“Furiosa’s place in the Citadel’s regime is left unexplored; what she knew and when she knew it—the use of women as breeders and men as blood tanks—is never made clear. Her place in the hierarchy, the place of other women of similar martial talent, the means by which Immortan Joe holds sway over the Citadel’s insiders and dominion over the huddled masses below, the passions that rise up—bloodlessly and cheerfully—when Furiosa and Max make their assault (such as it is) on the Citadel, all of these matters, which would render the world-making thicker and the characters more substantial, are left aside,” Brody points out. “Furiosa is never excessively compromised; the residents of the Citadel as well as its oppressed victims are simple, uniform, undivided, without faction or conflict. Miller makes sure to deliver a setup that’s unequivocal, a resolution that’s untroubled. Within its furious action, it delivers surprisingly simplistic gratifications that are no less enervating for the positive feelings that they generate.”

That’s the thing about fantasies: To achieve them, we tend to have to shuck off some of the vexing complexities that prevent our dreams from becoming reality. One of the things that makes “Mad Max: Fury Road” such an appealing action movie is because, as Freddie deBoer notes, “it doesn’t explain everything.” There might well be a version of “Fury Road” that fills in Furiosa’s backstory (coming to us in comics form from Vertigo). There might well be a sequel that explores Furiosa and the wives’ attempts to govern the Citadel now that they’ve liberated it. But these would be very different from the tense, spare chase and race that make “Mad Max: Fury Road” such an effective action spectacle.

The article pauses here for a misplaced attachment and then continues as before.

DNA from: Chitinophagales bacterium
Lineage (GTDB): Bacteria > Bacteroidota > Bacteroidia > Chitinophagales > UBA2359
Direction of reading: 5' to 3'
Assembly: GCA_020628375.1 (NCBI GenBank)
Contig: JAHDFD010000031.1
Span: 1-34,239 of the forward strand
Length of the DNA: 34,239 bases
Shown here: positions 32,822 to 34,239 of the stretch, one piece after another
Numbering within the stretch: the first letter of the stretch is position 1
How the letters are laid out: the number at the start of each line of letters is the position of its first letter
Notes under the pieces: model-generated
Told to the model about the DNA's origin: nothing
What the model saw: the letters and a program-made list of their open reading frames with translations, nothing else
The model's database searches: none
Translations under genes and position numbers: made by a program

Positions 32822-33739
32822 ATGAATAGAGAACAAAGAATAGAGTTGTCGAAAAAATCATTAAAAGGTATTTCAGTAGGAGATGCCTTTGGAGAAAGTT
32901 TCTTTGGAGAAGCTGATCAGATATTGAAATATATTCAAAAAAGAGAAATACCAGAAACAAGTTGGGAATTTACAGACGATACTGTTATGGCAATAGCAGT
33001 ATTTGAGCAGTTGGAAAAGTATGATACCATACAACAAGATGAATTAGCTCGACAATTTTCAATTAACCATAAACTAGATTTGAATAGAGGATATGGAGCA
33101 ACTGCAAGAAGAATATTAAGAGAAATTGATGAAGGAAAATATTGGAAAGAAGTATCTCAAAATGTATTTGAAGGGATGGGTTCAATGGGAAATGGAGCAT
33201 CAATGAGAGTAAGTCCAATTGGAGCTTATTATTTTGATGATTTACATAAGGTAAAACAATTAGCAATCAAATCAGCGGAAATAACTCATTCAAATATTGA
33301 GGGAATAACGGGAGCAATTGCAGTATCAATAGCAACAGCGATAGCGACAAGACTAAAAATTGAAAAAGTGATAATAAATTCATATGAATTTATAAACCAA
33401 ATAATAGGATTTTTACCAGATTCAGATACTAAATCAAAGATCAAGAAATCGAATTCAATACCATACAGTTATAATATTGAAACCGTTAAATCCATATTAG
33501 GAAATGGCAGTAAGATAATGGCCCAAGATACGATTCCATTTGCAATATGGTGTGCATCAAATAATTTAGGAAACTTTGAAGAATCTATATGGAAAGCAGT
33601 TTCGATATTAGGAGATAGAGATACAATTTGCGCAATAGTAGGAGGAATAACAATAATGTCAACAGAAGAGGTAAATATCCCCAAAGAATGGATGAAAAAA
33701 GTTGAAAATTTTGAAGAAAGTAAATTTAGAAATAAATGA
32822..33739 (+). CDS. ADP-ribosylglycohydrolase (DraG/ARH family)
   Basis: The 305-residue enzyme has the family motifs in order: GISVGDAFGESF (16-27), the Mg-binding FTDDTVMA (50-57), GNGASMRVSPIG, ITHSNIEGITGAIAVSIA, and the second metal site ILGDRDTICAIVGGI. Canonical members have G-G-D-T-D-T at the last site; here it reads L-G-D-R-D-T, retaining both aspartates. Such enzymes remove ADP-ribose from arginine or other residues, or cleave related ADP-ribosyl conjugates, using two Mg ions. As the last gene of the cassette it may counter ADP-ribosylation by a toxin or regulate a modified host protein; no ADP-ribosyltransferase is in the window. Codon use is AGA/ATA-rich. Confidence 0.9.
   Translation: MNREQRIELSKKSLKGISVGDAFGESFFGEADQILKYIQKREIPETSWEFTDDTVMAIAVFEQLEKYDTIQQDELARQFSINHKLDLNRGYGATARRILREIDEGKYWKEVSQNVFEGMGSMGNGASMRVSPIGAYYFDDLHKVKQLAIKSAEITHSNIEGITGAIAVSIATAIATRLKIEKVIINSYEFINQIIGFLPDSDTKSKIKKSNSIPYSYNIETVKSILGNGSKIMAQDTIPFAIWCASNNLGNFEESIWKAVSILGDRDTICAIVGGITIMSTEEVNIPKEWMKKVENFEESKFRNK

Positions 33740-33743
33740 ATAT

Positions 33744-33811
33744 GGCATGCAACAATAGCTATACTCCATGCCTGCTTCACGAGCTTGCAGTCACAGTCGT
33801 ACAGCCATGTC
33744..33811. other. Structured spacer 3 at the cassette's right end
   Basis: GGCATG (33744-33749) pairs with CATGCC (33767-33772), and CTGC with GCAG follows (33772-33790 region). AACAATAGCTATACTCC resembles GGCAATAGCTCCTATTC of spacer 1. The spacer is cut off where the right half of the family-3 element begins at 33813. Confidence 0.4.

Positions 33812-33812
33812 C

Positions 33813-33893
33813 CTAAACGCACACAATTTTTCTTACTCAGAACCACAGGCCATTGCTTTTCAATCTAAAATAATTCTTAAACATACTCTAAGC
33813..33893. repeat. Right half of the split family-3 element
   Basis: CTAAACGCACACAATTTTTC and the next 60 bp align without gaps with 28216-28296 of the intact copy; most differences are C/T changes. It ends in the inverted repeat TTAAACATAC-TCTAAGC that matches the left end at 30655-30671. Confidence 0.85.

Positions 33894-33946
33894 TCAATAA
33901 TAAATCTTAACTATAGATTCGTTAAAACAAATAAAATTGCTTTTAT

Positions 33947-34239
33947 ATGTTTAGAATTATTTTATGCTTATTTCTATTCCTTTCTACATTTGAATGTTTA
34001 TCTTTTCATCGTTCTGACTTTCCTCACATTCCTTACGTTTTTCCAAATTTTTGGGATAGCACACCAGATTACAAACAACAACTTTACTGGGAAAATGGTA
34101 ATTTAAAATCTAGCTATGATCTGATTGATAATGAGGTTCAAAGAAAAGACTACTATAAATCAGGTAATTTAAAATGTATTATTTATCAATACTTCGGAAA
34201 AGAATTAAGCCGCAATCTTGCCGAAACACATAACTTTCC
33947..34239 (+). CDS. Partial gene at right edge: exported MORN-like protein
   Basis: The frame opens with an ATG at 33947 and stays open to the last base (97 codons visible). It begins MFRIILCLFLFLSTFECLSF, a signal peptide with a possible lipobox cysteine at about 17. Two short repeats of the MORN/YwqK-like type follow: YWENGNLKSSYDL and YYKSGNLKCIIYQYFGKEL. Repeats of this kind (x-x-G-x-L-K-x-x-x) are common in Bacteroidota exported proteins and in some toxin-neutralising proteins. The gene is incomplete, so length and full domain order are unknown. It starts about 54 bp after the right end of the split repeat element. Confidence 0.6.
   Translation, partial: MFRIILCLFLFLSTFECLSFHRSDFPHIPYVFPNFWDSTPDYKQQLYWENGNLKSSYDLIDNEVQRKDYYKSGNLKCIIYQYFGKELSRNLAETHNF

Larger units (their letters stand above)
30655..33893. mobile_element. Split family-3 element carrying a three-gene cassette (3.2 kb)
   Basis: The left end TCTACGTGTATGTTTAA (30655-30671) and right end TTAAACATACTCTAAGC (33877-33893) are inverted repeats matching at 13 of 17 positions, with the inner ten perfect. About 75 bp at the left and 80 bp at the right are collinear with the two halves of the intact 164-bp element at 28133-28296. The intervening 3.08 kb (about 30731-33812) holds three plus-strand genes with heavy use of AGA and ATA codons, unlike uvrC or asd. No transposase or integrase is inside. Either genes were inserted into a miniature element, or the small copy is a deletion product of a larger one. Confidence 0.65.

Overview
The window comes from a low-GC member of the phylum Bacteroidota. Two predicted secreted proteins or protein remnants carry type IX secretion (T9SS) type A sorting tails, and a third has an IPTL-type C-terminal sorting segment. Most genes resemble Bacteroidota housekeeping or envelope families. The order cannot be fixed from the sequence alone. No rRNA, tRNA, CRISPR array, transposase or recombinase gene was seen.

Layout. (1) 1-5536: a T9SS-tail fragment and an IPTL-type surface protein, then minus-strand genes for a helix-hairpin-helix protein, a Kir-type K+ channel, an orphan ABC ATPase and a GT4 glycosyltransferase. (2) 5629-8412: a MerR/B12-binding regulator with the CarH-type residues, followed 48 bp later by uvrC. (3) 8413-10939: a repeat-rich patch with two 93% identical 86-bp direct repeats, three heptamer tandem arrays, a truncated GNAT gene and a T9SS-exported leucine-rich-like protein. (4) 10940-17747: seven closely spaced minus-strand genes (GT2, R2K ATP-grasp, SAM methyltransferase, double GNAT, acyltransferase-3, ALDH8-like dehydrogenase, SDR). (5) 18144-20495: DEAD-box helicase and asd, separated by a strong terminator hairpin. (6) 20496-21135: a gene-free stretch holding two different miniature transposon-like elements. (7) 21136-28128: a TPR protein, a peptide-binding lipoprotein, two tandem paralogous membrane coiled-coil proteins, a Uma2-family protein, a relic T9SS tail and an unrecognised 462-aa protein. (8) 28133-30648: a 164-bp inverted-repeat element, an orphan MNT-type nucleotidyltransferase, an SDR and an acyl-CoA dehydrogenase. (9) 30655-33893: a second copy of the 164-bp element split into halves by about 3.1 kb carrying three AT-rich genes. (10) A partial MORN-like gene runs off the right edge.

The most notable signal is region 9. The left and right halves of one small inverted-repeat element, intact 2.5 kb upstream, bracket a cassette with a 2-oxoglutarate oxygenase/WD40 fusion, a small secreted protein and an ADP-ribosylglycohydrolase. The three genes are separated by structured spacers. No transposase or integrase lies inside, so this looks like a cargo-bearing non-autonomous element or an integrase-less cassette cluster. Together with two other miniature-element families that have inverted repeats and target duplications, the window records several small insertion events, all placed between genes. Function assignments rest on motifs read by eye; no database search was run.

If the political discussion of “Mad Max: Fury Road” proves lasting, it won’t be because Miller’s movie, in the parlance of the Internet, “crushed,” or “schooled” or “ended” debates about the way patriarchy damages both men and women. The movie doesn’t commit to a big intellectual argument about gender, and if anything’s clear about the film, it’s that Miller cares as much about the pure machinery of action movie-making as about ideology. Instead, “Mad Max: Fury Road” will be measured as a political movie by the memes it plants in the desert, and by the use we make of its arresting images and dialogue. Conquering bastions such as the Citadel is the work of an action movie. Reforming and governing the world we actually live in? That, we’ll have to do for ourselves.